7.3 Chiral Anion Based Catalysis 216

7.3.1 Cooperative Organocatalytic Approaches Involving a Chiral Anion in Ion-Pairing Catalysts 216

7.3.2 Chiral Anion Catalysis in Combination with Metal Catalysis 217

7.3.3 Cooperative Use of H-Bonding Catalysts for Anion Binding and Complementary Activation Modes 220

7.4 Synopsis 221

References 222

8 Bimetallic Catalysis: Cooperation of CarbophilicMetal Centers 227
MarcelWeiss and René Peters

8.1 Introduction 227

8.2 Homobimetallic Catalysts 228

8.2.1 Cooperation of Two Palladium Centers 228

8.2.2 Cooperation of Two Gold Centers 238

8.2.3 Cooperation of Two Nickel Centers 242

8.2.4 Cooperation of Two Rh or Ir Centers 243

8.3 Heterobimetallic Catalysts 246

8.3.1 Cooperation of a Pd Center with a Different Metal Center 246

8.3.2 Cooperation of a Ni Center with another Metal Center 255

8.3.3 Cooperation of a Cu or Ag Center with another Metal Center (Not Pd) 257

8.4 Synopsis 258

Acknowledgments 259

References 259

9 Cooperative H2 Activation by Borane-Derived Frustrated Lewis Pairs 263
Jan Paradies

9.1 Introduction 263

9.2 Mechanistic Considerations 264

9.3 General Considerations 267

9.3.1 Choice of Lewis Base 267

9.3.2 Choice of Lewis Acid 268

9.3.3 Intramolecular Frustrated Lewis Pairs 270

9.4 Hydrogenation of Imines 273

9.5 Hydrogenation of Enamines and Silylenol Ethers 276

9.6 Hydrogenation of Heterocycles 279

9.7 Hydrogenation of Enones, Alkylidene Malonates, and Nitroolefins 282

9.8 Hydrogenation of Unpolarized Olefins and Polycyclic Aromatic Hydrocarbons 286

9.9 Summary 290

Abbreviations 290

References 291

10 Catalysis by Artificial Oligopeptides 295
Fabrizio Mancin, Leonard J. Prins, and Paolo Scrimin

10.1 Cooperative Catalysis by Short Peptides 295

10.1.1 Unstructured Sequences 295

10.1.2 Structured Sequences 299

10.2 Cooperative Catalysis by Supramolecular Systems 307

10.2.1 Unimolecular Receptors/Catalysts 307

10.2.2 Molecular Aggregates 309

10.3 Cooperative Catalysis by Nanosystems 312

10.3.1 Dendrimer-Based Catalysts 312

10.3.2 Nanoparticle-Based Catalysts 315

10.4 Conclusions 320

References 321

11 Metals and Metal Complexes in Cooperative Catalysis with Enzymes within Organic-Synthetic One-Pot Processes 325
Harald Gröger

11.1 Introduction 325

11.2 Metal-Catalyzed In situ-Preparation of an Enzyme’s Reagent (Cofactor) Required for the Biotransformation 328

11.2.1 Overview About the Concept of In situ-Cofactor Recycling in Enzymatic Redox Processes 328

11.2.2 Metal-Catalyzed In situ-Recycling of Reduced Cofactors NAD(P)H for Enzymatic Reduction Reactions 330

11.2.3 Metal-Catalyzed In situ-Recycling of Oxidized Cofactors NAD(P)+ for Enzymatic Oxidation Reactions 331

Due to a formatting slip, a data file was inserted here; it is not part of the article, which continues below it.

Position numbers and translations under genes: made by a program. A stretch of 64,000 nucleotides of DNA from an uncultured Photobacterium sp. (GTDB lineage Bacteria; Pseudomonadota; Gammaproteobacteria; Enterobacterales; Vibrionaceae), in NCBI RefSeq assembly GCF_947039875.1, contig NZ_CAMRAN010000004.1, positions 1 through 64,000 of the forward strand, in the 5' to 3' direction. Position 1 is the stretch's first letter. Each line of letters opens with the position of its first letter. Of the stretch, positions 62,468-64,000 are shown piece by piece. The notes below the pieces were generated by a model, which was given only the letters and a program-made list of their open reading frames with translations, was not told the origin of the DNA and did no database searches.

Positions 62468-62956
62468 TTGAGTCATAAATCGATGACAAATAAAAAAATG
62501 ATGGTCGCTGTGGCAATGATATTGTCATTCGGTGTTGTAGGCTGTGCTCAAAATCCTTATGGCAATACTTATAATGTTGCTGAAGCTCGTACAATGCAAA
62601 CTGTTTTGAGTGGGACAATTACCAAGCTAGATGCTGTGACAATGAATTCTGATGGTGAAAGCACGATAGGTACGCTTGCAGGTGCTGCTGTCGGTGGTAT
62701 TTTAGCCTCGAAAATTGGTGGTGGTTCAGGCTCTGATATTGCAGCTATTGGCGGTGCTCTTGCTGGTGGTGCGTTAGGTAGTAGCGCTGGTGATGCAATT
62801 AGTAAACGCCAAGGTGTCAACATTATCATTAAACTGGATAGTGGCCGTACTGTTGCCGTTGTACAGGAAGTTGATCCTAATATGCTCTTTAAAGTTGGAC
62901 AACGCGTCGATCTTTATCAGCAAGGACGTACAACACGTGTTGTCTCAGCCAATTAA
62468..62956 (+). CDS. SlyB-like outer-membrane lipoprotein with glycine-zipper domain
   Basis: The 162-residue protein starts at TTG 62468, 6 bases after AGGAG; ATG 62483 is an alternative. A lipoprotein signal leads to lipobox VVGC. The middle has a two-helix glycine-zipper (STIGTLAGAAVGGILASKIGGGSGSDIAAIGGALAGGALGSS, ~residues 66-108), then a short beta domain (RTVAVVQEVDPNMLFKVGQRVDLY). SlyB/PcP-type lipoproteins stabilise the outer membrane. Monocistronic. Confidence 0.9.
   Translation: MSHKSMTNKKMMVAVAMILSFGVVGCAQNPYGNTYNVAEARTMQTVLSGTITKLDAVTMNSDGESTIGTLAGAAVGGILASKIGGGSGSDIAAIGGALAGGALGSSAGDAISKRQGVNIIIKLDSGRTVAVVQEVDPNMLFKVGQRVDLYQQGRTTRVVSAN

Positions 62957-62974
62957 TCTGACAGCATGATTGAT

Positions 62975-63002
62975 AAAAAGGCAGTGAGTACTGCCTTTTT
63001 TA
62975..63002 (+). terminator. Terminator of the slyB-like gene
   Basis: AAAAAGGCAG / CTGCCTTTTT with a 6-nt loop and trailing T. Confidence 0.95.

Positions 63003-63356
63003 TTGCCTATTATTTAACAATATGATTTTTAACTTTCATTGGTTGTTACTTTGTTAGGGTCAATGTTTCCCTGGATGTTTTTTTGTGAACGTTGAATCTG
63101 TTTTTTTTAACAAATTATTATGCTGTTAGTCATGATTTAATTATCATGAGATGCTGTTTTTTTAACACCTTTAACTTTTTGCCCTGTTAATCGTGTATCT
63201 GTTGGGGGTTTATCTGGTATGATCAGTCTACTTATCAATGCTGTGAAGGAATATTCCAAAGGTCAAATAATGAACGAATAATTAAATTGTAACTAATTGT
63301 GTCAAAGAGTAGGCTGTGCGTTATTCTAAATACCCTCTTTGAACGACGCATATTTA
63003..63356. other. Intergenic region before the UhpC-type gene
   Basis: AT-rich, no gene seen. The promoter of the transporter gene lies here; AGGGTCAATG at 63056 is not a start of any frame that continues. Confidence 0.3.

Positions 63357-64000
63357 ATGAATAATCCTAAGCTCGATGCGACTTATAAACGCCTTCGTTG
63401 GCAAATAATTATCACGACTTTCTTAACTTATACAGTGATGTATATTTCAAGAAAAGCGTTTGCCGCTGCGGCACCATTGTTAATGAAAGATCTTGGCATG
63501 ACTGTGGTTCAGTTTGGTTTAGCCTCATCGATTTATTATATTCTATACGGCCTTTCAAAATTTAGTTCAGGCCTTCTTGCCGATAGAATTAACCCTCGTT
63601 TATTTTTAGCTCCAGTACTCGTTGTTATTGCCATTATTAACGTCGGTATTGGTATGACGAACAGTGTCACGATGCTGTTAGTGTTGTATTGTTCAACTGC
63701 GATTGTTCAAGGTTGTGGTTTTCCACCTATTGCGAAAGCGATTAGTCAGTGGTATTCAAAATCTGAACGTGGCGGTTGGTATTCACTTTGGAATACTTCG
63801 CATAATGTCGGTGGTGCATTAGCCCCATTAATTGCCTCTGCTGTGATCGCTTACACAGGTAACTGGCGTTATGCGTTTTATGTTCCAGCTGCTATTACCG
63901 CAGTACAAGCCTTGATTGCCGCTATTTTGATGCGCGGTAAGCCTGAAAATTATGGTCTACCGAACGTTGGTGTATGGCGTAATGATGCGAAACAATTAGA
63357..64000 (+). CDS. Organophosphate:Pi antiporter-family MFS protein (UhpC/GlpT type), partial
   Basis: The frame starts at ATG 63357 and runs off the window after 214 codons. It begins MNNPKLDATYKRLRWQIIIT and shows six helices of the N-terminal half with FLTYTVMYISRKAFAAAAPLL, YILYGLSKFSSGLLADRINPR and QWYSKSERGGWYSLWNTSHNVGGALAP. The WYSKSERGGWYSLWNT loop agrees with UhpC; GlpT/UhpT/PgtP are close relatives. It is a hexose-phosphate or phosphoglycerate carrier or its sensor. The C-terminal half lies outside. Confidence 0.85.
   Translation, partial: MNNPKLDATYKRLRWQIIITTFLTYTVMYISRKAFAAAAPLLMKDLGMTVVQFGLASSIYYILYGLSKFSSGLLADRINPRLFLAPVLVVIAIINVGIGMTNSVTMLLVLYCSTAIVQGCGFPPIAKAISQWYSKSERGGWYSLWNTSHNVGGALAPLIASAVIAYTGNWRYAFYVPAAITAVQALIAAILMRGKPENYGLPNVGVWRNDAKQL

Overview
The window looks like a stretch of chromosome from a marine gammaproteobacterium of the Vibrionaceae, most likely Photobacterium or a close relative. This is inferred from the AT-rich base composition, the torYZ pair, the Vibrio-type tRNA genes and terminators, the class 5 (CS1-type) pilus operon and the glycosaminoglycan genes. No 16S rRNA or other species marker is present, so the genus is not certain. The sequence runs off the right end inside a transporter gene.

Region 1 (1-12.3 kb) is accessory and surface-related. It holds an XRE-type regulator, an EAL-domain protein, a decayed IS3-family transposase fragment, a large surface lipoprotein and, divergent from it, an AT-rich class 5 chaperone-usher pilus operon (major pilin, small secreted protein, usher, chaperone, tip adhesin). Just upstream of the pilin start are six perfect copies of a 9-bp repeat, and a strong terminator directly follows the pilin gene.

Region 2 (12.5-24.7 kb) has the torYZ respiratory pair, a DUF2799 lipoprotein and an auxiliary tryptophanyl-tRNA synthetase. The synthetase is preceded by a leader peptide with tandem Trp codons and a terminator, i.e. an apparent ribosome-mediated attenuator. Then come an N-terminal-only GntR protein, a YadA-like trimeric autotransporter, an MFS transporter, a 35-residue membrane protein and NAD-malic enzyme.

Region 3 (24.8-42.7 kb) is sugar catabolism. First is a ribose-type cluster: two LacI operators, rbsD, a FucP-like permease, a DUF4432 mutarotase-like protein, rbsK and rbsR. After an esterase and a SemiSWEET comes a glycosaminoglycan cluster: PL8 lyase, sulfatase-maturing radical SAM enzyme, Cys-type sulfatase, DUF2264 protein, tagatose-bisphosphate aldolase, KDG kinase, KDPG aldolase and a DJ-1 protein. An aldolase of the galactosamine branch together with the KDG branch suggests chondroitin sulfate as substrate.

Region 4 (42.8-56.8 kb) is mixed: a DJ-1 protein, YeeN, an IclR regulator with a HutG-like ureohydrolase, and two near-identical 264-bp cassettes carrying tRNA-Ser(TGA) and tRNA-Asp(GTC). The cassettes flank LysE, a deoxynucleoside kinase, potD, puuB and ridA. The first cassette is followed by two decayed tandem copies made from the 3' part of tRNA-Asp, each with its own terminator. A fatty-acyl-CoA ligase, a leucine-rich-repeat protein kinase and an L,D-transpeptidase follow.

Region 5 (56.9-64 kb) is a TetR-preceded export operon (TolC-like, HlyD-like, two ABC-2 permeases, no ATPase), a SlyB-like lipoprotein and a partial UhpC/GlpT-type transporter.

11.3 Combination of a Metal-Catalyzed Racemization of a Substrate with a Stereoselective Biotransformation Toward a Dynamic Kinetic Resolution 332

11.3.1 Dynamic Kinetic Resolution Based on Metal-Catalyzed Racemization of the Substrate in Combination with Enzymatic Resolution in Aqueous Media 332

11.3.2 Dynamic Kinetic Resolution Based on Metal-Catalyzed Racemization of the Substrate in Combination with Enzymatic Resolution in Organic Media 334

11.4 Combinations of Metal Catalysis and Biocatalysis Toward “Consecutive” One-Pot Processes without Intermediate Isolation 339

11.4.1 Introduction of the Concepts of “Consecutive” One-Pot Processes without Intermediate Isolation 339

11.4.2 “Consecutive” One-Pot Processes Running in a Tandem-Mode 339

11.4.3 “Consecutive” One-Pot Processes with Completion of the Initial Reaction Prior to Catalyst Addition for the Second Step 343

11.5 Summary and Outlook 347

References 347

12 Cooperative Catalysis on Solid Surfaces versus SolubleMolecules 351
Michael M. Nigra and Alexander Katz

12.1 Introduction 351

12.2 Tuning Cooperativity of Acid–Base Bifunctional Groups by Varying the Distance Between Them in a Soluble-Molecule Platform 352

12.3 Acid–Base Bifunctional Catalysts on Two-Dimensional Surfaces: Organic–Inorganic Materials 356

12.4 Cooperative Catalysis on Surfaces versus Soluble Molecular Platforms for Kinetic Resolution of Racemic Epoxides 362

12.5 Depolymerization of Biomass Polymers via Cooperative Catalysis on Surfaces 365

12.6 Conclusions 370

References 370

13 Cooperative Catalysis in Polymerization Reactions 373
MalteWinnacker, Sergei Vagin, and Bernhard Rieger

13.1 Introduction 373

13.2 Cooperative Effects for the Polymerization of Lactide and Other Cyclic Esters 374

13.3 Polymerization Reactions of Vinyl Monomers with Frustrated Lewis Pairs 385

13.4 Zinc-Based Cooperative Catalysis of Epoxide/CO2 Copolymerization 390

13.5 Cooperative Mechanism of Epoxide/CO2 Copolymerization by Salen-Type Complexes 402

13.6 Summary 413

References 414

Index 417

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Author Information

RenÚ Peters is professor for Organic Chemistry at the University of Stuttgart, Germany. He studied chemistry at the RWTH Aachen (Germany) and received his doctoral degree in 2000 under supervision of Prof. Dieter Enders. For his postdoctoral studies he joined the group of Prof. Yoshito Kishi at Harvard University, USA. Afterwards, he worked for three years as a process research chemist at F. Hoffmann-La Roche in Basel, Switzerland. In 2004, he joined the faculty of ETH ZŘrich as assistant professor and since 2008 he holds his current position. His research efforts are mainly directed towards the development of efficient catalytic asymmetric methodologies, in particular using cooperative catalysis.